In the first five years of the Obama administration, the US government entered into formal agreements with the GCC to transfer over $64 billion in arms and defense services, with Saudi Arabia receiving at least three-quarters of the share. Arms sales to the GCC have surpassed that of the Nixon era, and the Obama administration has approved more arms sales than any administration since World War II. Moreover, Saudi Arabia is the largest buyer of US arms, with nearly $100 billion in active foreign military sales.

So where exactly are these billions of dollars worth of US weapons going?

In Feb. 2011, they helped carry out authoritarian state repression when Saudi Arabia lent US-supplied weapons to the Bahraini government in order to forcibly suppress peaceful, pro-democracy protests in Manama’s Pearl Roundabout. Now, they’re being used in the Saudi-waged war in Yemen to bomb homes, like that of Udai Faisal’s, in an attempt to target Houthi rebels.

Following deadly attacks in Sana’a last month, the UN Commissioner for Human Rights Zeid Ra’ad al-Hussein decried coalition airstrikes, stating “it would seem that [they are] responsible for twice as many civilian casualties as all other forces put together, virtually all as a result of airstrikes [that] continue to occur with unacceptable regularity.” Human-rights groups like Amnesty International allege that these indiscriminate and disproportionate attacks in civilian areas may amount to war crimes. Human Rights Watch even found evidence linking US bombs to weapons that were used in a Saudi coalition attack in north Yemen on March 16 that killed at least 97 civilians, including 25 children.

Furthermore, the United States is whitewashing its role in Yemen under the guise of humanitarian assistance. On Apr. 6, the United States announced it would give $139 million in food and emergency health care supplies to “address the ongoing humanitarian crisis” in Yemen, bringing the total amount of US aid in the country to more than $317 million. But just as the coalition’s blockade hampered the delivery of aid in the past, this assistance may not reach those in need. Washington can argue it “remains committed to helping the people of Yemen,” but the truth is that the US government is now trying to salvage the lives it helped ruin in the first place.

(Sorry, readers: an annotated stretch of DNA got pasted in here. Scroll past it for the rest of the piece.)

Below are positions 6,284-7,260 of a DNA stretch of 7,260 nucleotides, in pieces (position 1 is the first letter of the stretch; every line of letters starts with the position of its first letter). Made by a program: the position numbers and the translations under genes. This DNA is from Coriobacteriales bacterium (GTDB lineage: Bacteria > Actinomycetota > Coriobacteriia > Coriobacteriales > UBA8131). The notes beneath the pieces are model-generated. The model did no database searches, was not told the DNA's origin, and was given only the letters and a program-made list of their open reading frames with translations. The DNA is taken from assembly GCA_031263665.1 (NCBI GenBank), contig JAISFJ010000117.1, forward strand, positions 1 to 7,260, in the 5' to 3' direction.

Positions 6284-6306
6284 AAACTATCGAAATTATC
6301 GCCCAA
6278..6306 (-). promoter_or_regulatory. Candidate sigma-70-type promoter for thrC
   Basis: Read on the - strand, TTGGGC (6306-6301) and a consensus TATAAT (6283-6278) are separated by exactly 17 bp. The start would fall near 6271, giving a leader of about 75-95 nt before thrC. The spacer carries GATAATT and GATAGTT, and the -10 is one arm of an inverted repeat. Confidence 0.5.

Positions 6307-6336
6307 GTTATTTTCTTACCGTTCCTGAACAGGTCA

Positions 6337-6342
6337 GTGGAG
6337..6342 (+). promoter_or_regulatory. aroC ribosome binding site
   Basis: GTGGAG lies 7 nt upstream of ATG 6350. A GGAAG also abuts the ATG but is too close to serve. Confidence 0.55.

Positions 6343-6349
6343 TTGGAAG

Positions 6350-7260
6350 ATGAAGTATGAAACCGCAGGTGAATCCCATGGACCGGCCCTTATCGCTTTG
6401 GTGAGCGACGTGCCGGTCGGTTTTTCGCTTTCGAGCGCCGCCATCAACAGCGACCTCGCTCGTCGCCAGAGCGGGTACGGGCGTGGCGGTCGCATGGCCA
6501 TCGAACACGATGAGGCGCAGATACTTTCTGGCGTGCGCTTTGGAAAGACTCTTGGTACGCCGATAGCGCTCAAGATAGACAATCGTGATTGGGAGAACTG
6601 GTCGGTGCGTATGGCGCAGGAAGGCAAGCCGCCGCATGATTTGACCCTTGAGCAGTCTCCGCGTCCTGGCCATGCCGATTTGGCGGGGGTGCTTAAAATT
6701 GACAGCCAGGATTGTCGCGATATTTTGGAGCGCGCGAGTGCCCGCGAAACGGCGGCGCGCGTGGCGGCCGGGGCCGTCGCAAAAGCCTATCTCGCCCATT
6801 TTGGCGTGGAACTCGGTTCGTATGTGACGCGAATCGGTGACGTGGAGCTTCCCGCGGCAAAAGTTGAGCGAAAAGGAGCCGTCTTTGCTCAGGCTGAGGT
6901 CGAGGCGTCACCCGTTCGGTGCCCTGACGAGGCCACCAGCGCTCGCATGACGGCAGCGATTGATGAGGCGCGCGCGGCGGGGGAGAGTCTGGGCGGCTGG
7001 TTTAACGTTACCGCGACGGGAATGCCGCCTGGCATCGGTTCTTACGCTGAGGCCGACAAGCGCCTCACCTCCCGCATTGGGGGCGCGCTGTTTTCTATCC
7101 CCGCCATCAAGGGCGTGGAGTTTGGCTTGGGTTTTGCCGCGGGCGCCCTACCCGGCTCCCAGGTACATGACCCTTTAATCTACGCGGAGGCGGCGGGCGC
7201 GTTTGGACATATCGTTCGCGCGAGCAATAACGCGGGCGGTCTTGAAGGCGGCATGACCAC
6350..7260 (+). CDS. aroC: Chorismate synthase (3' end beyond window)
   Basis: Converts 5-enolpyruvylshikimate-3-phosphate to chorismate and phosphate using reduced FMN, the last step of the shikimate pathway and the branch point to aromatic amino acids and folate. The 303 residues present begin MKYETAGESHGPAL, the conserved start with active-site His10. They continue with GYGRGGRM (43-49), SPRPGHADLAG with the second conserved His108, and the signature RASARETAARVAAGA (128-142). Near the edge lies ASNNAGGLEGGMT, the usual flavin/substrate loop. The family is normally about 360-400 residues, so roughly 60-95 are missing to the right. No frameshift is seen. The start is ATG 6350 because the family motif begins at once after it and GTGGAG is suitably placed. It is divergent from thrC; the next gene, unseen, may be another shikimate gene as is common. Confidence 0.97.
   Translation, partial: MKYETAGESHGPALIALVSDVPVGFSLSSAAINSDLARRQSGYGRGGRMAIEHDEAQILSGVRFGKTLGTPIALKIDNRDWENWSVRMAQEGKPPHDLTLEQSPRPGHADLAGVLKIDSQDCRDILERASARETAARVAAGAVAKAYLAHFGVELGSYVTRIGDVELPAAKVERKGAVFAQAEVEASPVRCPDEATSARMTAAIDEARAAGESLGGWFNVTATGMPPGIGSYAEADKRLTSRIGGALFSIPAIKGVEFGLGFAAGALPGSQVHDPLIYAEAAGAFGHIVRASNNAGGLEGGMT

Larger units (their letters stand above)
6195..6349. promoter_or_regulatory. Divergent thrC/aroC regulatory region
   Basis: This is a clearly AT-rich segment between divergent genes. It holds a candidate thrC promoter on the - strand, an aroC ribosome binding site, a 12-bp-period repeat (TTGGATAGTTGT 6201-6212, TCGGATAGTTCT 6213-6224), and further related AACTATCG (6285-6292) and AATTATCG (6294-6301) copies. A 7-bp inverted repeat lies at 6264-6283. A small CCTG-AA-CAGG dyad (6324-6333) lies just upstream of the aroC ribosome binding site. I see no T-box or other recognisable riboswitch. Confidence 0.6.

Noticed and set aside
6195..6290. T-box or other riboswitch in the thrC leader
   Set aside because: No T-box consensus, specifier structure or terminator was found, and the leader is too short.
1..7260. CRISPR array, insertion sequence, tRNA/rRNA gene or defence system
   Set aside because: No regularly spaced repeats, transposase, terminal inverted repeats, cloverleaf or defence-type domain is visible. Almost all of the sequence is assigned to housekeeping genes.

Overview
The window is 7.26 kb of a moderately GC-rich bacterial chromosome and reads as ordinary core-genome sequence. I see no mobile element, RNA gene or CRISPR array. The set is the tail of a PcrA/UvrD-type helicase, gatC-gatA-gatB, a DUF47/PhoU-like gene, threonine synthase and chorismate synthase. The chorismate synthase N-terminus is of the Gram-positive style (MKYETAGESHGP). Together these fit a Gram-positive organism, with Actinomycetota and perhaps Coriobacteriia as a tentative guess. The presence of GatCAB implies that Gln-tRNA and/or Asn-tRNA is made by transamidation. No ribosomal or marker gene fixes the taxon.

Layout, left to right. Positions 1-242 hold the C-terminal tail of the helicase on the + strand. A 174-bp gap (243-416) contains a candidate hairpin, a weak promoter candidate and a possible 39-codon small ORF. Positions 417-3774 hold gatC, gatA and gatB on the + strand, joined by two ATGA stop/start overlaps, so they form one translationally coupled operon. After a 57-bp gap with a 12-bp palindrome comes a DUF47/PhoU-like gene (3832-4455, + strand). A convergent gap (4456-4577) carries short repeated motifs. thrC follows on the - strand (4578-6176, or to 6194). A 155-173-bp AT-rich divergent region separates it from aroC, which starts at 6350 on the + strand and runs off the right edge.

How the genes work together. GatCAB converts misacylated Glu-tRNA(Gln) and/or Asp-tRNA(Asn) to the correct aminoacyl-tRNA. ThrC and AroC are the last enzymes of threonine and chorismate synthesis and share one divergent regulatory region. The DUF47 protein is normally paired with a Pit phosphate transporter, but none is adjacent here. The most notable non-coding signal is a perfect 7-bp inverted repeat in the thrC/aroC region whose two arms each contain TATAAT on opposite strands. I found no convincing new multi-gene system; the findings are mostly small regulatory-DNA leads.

In modern warfare, you don’t need physical boots on the ground to create havoc. By empowering its allies with weapons while hiding behind a carefully crafted veneer of humanitarianism, Washington has escaped culpability in this silent war. Innocent civilians are dying at the hands of US manufactured arms, and Washington must be held to account.

The bipartisan resolution proposed in the Senate that would subject US weapons sales with Saudi Arabia to a certification process is a step forward. But Washington must realize that solving economic issues at home and crafting a foreign policy to their liking should not be predicated on the suffering of people like Udai Faisal.